i really think my banana was the best and most realistic-looking than the rest of the class. and it was in the most challenging position from where i was sitting. unfortunately, i didn't have enough time to work more on my apple and cube. i don't know why i got so fixated on the banana... probably because i tend to work on the most challenging to the least... which is not always a good idea.


please be gentle on me with the criticisms... it's my first time. ;)

and here it is again up-close. i really liked painting. i totally enjoyed it. makes you forget about everything else and makes you feel like a kid again. i'm just a bit turned off with the mess and the smell of the turpentine. and it also stings a bit on the skin. but well, don't we all have to do some sacrifice and suffering, all in the name of art and beauty?

and of course, i had to do a pic with my chef d'oeuvre. :)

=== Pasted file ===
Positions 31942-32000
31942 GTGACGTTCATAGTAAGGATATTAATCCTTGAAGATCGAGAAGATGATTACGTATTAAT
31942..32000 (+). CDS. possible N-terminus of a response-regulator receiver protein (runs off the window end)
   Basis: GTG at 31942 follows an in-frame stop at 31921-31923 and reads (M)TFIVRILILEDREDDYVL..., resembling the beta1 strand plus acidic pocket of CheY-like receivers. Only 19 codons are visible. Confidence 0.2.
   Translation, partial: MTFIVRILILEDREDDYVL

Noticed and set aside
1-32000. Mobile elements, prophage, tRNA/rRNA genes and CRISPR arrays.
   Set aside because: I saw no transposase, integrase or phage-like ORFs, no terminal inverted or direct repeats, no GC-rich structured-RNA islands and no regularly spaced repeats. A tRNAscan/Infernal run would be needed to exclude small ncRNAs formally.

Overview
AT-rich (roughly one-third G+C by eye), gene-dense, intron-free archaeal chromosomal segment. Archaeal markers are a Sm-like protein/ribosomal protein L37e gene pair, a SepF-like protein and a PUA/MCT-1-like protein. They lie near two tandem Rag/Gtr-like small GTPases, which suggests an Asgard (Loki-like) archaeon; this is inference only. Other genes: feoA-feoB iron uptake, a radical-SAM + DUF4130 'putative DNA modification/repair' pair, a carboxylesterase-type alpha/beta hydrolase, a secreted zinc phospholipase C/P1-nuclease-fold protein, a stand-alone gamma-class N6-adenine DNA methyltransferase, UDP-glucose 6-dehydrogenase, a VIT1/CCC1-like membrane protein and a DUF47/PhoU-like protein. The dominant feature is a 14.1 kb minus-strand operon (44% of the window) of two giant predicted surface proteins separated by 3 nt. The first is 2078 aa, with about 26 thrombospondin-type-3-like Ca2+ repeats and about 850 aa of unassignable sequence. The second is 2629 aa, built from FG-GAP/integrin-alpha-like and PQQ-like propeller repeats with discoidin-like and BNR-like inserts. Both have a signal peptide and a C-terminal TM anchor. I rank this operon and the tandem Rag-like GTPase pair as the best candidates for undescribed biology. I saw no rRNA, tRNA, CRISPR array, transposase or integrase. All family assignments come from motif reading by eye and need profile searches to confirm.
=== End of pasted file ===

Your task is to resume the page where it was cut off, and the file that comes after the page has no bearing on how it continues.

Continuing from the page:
Wednesday, April 3, 2013

New York, New York ( Part III )

Our last day in New York was spent in museums. There are too many museums in New York. We wanted to visit them all, but we decided to be reasonable and settled for The American Museum of Natural History because hubby wanted to see the dinosaurs. And The Guggenheim for me, because I want to visit all the Guggenheim museums in the world, except maybe the one in Abu Dhabi (which is still under construction) because there's nothing else of interest for me to see there aside from the museum.

Hubby wanted to see the dinosaurs. so, together with all the kids, we headed off and queued in the surprisingly long line of visitors. There were buses of kids on field trips and parents with lots of kids in tow. It was a nightmare.